List of CBS Radio Mystery Theater episodes (1975 season) 212
List of CBS Radio Mystery Theater episodes (1976 season) 170
List of CBS Radio Mystery Theater episodes (1977 season) 186
List of CBS Radio Mystery Theater episodes (1978 season) 176
List of CBS Radio Mystery Theater episodes (1979 season) 106
List of CBS Radio Mystery Theater episodes (1980 season) 97
List of CBS Radio Mystery Theater episodes (1981 season) 132
List of CBS Radio Mystery Theater episodes (1982 season) 127


In 1974, CBSRMT won a Peabody Award,[3] and in 1990 it was inducted into the National Radio Hall of Fame.[4] On May 6, 1979, Himan Brown was presented a Broadcast Preceptor Award by San Francisco State University for his contributions with the CBSRMT.[citation needed]

Continuing popularity[edit]

From June 3 to November 27, 1998, CBSRMT was rebroadcast over CBS radio affiliates and, in 2000, on some NPR stations, in both cases, Himan Brown re-recorded the original introduction and narrations of E.G. Marshall and Tammy Grimes.

CBSRMT remains popular with collectors, with numerous websites, discussion forums and a Usenet newsgroup devoted to trading MP3 files of episodes.[citation needed] Most episodes are available for listening on YouTube. Many of these episodes were recorded with original network and local news and commercials intact, providing an interesting insight into the period when the episodes were originally broadcast.

Related publications[edit]

The episode "Children of Death", broadcast February 5, 1976, written by Sam Dann, served as the basis for Dann's 1979 novel The Third Body, published by Popular Library. Another of his stories for Mystery Theater, "Goodbye Karl Erich" from the 1975 season, was also turned into a novel by the same name, first published in 1985.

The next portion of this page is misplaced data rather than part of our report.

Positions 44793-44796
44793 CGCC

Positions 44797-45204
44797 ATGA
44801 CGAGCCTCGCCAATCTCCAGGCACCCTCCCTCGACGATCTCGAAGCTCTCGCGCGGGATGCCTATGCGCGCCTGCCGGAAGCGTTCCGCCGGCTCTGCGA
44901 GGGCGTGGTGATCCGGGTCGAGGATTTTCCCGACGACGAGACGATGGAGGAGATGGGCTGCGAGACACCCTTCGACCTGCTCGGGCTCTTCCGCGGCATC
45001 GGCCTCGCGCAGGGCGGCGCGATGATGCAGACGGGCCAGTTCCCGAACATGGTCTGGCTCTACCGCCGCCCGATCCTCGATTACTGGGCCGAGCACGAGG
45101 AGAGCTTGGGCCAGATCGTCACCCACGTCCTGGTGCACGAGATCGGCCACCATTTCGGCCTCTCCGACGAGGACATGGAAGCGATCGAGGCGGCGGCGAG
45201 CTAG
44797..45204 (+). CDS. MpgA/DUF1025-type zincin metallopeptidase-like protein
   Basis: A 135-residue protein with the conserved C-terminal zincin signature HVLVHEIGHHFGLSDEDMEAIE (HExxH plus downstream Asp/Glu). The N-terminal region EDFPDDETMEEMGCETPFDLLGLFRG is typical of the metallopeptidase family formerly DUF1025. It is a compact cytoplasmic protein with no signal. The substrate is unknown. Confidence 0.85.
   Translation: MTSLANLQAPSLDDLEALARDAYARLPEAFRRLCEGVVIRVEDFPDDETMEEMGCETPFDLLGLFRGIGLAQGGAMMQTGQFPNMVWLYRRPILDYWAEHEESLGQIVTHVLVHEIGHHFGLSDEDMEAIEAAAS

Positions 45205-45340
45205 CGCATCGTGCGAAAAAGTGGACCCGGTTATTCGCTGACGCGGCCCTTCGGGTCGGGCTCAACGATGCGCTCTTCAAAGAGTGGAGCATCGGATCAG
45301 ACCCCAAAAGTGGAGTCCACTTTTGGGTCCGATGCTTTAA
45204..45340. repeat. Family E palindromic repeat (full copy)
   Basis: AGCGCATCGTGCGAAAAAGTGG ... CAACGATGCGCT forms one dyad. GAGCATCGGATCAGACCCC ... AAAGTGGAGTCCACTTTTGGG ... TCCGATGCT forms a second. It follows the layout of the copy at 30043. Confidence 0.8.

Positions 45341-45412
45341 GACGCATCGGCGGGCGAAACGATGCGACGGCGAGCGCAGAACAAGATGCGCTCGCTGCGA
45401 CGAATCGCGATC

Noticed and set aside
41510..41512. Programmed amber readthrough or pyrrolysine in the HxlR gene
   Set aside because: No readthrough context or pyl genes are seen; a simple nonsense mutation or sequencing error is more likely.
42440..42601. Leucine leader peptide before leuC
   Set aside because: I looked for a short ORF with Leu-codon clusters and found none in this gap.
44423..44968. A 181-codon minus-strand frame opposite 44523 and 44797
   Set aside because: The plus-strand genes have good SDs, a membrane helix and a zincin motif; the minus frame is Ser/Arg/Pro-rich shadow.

In 1976, a paperback anthology with three short stories adapted from the series' radio scripts was published by Pocket Library, Strange Tales from the CBS Radio Mystery Theater, edited and with a foreword by Himan Brown.

In January 1999, McFarland & Company, Inc. published The CBS Radio Mystery Theater. The book, by Gordon Payton and Martin Grams, Jr., includes a brief history of the program and an episode guide.

In October 2006, Michael Anthony Stahl published The CBS Radio Mystery Theater As An Educational Degree.

See also[edit]


  1. ^ "Free Audio SF – CBS Radio Mystery Theater". Hard SF. Archived from the original on 2011-06-29. Retrieved 2011-02-10.
  2. ^ Dunning, John (1998). On the Air: The Encyclopedia of Old-Time Radio (Revised ed.). New York, NY: Oxford University Press. pp. 142–143. ISBN 978-0-19-507678-3. Retrieved 2019-09-06. The CBS Radio Mystery Theater, dramatic.
  3. ^ "PDF list of winners at Peabody Award site" (PDF). Archived from the original (PDF) on 2011-07-26. Retrieved 2009-08-27.
  4. ^ "Award testimonial at RHOF site". Archived from the original on 2009-08-20. Retrieved 2009-08-27.

External links[edit]